The concept of the circular economy is indispensable to achieve sustainable resource management and reducing carbon emissions through fundamental shifts in the way we produce and consume.
Yet, so far work on the circular economy has largely focused on the environmental and business aspects of circularity, while there has been little analysis of the social implications, in particular, the role of women in leading the necessary transformations in the circular economy, the skills set needed, and the impact on women’s job opportunities.
On the production side, the circular economy needs to look at all the steps of the chain to minimise the use of resources and their ecological footprint; to keep resources in circulation for as long as possible, and to recovers as much as possible of those resources at the end of the service life of the product via recycling. Products are therefore designed in a way to facilitate reuse and recycling.
A well-designed circular economy also needs to promote sustainable consumption practices that minimise waste by extending the service life of products and promoting the sharing economy and second-hand markets. Without understanding consumer behaviour it is not possible to design sustainable circular economy models.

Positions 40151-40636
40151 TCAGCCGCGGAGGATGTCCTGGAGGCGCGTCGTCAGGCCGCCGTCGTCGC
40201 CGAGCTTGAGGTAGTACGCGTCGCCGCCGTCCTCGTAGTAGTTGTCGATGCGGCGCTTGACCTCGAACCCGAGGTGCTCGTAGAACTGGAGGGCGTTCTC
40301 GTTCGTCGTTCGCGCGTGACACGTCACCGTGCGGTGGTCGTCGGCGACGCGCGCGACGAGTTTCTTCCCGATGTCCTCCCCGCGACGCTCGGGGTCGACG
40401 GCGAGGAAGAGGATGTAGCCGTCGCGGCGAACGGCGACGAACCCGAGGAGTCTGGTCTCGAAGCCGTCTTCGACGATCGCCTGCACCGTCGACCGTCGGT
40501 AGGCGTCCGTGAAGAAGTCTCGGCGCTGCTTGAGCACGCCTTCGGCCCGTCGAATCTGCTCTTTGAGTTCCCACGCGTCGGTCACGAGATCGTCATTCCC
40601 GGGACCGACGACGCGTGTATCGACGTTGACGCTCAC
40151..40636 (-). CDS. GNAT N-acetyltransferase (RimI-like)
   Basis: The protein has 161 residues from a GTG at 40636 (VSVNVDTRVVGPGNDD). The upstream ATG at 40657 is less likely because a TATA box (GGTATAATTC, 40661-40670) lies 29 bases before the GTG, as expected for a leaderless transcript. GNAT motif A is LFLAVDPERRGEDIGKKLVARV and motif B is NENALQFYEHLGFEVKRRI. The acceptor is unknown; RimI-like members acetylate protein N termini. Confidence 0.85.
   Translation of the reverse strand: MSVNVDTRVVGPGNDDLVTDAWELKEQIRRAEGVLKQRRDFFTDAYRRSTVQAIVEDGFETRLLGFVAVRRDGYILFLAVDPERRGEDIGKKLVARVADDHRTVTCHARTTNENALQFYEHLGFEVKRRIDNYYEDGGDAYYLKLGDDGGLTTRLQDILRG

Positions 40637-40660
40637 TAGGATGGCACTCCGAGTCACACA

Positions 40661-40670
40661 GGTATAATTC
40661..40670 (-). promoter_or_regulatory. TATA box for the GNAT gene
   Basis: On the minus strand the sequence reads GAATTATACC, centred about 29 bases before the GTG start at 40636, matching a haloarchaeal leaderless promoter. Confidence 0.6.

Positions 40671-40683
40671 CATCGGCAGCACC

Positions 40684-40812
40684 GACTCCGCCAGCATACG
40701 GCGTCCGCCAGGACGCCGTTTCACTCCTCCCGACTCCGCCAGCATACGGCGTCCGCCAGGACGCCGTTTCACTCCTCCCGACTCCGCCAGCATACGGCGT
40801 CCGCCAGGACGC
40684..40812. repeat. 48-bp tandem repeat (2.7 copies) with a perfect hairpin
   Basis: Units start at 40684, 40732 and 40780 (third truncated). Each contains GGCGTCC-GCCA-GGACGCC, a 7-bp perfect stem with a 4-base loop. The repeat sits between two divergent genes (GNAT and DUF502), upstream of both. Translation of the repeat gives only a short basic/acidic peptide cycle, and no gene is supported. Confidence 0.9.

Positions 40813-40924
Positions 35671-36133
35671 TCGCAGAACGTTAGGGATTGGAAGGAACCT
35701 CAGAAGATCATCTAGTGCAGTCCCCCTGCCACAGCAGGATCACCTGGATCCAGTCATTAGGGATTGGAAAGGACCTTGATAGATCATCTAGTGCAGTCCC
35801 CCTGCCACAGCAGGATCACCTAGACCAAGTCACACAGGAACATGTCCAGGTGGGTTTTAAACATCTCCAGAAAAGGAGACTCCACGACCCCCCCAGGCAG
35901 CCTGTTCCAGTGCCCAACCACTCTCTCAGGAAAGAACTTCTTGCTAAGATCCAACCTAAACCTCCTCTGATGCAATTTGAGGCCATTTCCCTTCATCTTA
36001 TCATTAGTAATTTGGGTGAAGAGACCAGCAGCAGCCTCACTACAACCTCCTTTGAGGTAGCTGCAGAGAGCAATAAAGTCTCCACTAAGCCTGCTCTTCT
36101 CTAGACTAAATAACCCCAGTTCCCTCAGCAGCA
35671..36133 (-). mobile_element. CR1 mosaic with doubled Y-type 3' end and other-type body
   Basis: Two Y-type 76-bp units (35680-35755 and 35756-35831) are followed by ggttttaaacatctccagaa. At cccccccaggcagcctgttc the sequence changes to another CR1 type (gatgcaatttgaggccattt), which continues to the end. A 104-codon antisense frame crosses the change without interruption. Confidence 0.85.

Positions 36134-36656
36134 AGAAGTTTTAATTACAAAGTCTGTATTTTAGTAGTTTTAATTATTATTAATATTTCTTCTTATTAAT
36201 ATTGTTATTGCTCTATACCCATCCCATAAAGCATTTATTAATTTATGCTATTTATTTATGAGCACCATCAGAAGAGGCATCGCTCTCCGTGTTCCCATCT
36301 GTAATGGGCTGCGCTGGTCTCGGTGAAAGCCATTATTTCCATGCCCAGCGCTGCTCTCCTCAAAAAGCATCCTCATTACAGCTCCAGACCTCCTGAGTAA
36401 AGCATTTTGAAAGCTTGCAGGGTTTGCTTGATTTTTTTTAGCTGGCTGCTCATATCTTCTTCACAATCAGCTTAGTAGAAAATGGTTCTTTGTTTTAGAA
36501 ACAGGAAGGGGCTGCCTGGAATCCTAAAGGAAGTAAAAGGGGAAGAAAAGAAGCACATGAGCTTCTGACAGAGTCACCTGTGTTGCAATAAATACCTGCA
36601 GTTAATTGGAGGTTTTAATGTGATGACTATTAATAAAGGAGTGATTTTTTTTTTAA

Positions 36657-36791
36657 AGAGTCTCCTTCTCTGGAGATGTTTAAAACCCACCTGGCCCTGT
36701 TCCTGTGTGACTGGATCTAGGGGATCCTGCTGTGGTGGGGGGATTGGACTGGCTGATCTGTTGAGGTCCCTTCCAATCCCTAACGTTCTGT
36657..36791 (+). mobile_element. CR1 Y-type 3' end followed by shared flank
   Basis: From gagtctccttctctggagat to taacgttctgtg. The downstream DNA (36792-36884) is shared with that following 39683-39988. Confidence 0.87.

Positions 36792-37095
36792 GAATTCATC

Engaging women in the circular economy – awareness-raising on sustainable consumption and encouraging participation in leadership and managerial roles – is indispensable to create good circular systems. A move towards a more circular economy can be designed to encourage gender equality. As women are more often segregated into jobs with low pay, low security and limited social mobility, the rise of green jobs as part of the circular economy movement offer an opportunity to empower women.
(Source: ‘Gender-specific Consumption Patterns, Behavioural Insights, and Circular Economy‘ from 2020 Global Forum on the Environment / Image: McKinsey Global Institute analysis)
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